That’s the awful thing about Republicans. The aphorism about there being no time like the present to mount a robust, and dramatically inspired constitutional revolution to the Obama White House’s statist oligarchy resumes being perpetually at  arm’s length.

It’s why Republicans lose at the national level—and also why fewer Americans see reason to vote for such an irrelevant political entity.

artium and moribus, From The Editorial Desk, intellego ut credam, Mr Robert Luke Capehert



By Robert L. Capehert

At least it has been for myself.

Dave Beilstein has been at it here as resident blogger (under two different site names) since around August of 2012.

I myself came on later to add some punch to an otherwise soporific blog—or at least to add a pinch or two of profanity now and again—with lean prose intended to rankle and offend the statist mindset.

Over the last couple weeks, I’ve had the opportunity to look back at LM archives: what a depressing glance back into recent history that has been. Ugh.

Nevertheless, Beilstein was all over a Romney victory (as were many others). And whilst the little man can be forgiven, reading column after column reporting good news for Romney and bad juju for Bam-Bam Obama is still painful.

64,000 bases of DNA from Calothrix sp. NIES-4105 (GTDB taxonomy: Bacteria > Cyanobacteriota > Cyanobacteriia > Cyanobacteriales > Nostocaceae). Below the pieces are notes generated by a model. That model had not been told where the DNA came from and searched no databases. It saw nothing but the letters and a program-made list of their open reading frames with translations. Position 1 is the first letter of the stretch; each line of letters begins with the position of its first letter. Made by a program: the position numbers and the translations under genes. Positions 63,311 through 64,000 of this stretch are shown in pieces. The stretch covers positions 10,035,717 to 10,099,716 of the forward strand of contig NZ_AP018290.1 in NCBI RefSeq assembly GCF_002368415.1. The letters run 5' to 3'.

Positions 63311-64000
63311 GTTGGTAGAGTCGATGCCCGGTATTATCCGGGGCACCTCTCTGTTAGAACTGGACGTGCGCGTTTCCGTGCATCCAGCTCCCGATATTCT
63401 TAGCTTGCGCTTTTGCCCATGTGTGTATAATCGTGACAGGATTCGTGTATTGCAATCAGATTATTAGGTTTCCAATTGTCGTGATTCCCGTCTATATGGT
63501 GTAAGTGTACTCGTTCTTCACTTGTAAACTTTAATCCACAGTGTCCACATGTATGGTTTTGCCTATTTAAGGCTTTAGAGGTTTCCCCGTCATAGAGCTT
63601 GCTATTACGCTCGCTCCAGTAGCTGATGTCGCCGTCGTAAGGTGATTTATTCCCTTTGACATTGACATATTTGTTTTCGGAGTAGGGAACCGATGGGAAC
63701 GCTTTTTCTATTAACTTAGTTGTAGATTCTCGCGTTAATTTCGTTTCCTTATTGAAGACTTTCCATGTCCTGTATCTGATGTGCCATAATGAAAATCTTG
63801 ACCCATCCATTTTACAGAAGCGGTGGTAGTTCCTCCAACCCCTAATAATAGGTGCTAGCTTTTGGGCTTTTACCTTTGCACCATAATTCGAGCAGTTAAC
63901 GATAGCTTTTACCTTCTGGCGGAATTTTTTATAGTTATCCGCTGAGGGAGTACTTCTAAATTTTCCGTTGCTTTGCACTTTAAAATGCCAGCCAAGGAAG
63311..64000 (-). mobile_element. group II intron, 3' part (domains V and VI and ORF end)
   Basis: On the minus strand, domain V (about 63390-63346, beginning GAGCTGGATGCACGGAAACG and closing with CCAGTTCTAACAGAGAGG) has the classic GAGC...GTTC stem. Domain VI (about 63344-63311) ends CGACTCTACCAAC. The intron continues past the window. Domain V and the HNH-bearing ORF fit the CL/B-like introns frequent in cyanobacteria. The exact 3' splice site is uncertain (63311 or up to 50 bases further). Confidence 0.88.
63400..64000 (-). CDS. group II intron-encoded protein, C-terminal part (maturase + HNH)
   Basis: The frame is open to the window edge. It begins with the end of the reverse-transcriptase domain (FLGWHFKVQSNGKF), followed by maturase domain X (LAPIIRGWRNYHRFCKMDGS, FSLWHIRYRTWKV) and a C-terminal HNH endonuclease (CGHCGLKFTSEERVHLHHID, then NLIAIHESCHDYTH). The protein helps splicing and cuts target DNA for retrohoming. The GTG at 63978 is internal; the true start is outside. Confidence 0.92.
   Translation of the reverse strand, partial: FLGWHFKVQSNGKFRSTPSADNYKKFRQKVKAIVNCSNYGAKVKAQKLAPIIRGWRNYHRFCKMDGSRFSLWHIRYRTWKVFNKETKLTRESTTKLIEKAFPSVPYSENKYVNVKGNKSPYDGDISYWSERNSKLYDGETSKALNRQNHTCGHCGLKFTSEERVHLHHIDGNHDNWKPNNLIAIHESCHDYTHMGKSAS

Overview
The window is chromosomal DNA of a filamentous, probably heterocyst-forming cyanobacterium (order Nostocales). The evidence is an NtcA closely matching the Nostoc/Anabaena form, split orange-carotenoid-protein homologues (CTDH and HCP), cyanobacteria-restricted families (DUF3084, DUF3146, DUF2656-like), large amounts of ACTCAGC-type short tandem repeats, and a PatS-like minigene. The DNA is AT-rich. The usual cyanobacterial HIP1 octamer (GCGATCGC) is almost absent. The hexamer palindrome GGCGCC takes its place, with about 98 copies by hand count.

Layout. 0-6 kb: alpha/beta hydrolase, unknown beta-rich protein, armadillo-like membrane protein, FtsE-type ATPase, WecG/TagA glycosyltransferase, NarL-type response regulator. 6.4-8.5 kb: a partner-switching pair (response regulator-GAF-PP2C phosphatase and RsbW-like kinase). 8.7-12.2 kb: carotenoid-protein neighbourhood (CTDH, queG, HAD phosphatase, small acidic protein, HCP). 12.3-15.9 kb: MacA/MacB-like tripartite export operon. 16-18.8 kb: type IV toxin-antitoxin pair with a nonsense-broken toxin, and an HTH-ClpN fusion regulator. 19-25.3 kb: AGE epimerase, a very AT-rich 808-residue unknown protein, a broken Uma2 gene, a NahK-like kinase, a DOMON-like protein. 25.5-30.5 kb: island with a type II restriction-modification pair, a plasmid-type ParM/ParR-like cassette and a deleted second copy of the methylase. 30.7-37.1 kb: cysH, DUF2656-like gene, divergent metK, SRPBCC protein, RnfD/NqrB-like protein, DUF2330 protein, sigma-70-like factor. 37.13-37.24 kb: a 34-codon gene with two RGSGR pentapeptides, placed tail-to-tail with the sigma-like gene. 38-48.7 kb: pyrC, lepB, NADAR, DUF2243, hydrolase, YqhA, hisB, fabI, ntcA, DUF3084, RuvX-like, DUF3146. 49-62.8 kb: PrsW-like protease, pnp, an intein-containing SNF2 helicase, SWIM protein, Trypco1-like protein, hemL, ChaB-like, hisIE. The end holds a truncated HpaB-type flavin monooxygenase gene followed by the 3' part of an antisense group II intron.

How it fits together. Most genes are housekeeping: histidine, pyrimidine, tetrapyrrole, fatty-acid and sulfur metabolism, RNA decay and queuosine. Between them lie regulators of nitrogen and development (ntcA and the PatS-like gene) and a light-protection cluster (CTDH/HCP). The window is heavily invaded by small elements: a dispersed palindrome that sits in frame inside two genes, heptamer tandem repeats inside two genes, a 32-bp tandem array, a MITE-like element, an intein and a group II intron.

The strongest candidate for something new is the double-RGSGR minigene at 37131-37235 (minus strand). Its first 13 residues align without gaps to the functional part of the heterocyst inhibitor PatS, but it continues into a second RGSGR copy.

One should never relive the past all that much–besides an effort to avoid the same mistakes. Albert Einstein said something about that I recall.

I too, figured good man Mitt Romney would pull a victory out of President Obama’s atrocious political hand. And I was utterly amazed to watch those aspirations dashed when the electoral wave—come to God or whatever—did not show up, electing Barack Obama to a second term.

That means three more years of Pres. Barack H. Obama’s scatological nonsense.

Certainly, it was the wrong year to run a venture capitalist regardless of Obama’s record. That’s not Mr Romney’s fault. It is the fault of a G.O.P base, however, which pitches such moderates to the base few are enthusiastic over.